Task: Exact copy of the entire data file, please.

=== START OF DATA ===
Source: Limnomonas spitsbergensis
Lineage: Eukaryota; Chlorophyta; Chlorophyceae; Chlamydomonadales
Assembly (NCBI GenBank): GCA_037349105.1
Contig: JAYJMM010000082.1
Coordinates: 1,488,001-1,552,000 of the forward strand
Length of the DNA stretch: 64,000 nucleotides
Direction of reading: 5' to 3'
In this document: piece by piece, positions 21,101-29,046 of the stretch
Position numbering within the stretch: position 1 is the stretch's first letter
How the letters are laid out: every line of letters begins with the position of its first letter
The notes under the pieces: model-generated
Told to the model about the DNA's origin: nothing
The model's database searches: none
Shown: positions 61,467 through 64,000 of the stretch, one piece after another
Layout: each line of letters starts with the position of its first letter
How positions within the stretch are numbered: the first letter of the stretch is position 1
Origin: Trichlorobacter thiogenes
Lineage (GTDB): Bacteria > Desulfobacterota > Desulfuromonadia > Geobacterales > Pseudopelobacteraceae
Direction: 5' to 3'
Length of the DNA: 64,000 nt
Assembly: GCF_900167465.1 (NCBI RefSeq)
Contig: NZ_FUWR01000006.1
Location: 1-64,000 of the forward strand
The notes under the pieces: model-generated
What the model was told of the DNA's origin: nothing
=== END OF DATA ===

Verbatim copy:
Source: Limnomonas spitsbergensis
Lineage: Eukaryota; Chlorophyta; Chlorophyceae; Chlamydomonadales
Assembly (NCBI GenBank): GCA_037349105.1
Contig: JAYJMM010000082.1
Coordinates: 1,488,001-1,552,000 of the forward strand
Length of the DNA stretch: 64,000 nucleotides
Direction of reading: 5' to 3'
In this document: piece by piece, positions 21,101-29,046 of the stretch
Position numbering within the stretch: position 1 is the stretch's first letter
How the letters are laid out: every line of letters begins with the position of its first letter
The notes under the pieces: model-generated
Told to the model about the DNA's origin: nothing
The model's database searches: none
Shown: positions 61,467 through 64,000 of the stretch, one piece after another
Layout: each line of letters starts with the position of its first letter
How positions within the stretch are numbered: the first letter of the stretch is position 1
Origin: Trichlorobacter thiogenes
Lineage (GTDB): Bacteria > Desulfobacterota > Desulfuromonadia > Geobacterales > Pseudopelobacteraceae
Direction: 5' to 3'
Length of the DNA: 64,000 nt
Assembly: GCF_900167465.1 (NCBI RefSeq)
Contig: NZ_FUWR01000006.1
Location: 1-64,000 of the forward strand
The notes under the pieces: model-generated
What the model was told of the DNA's origin: nothing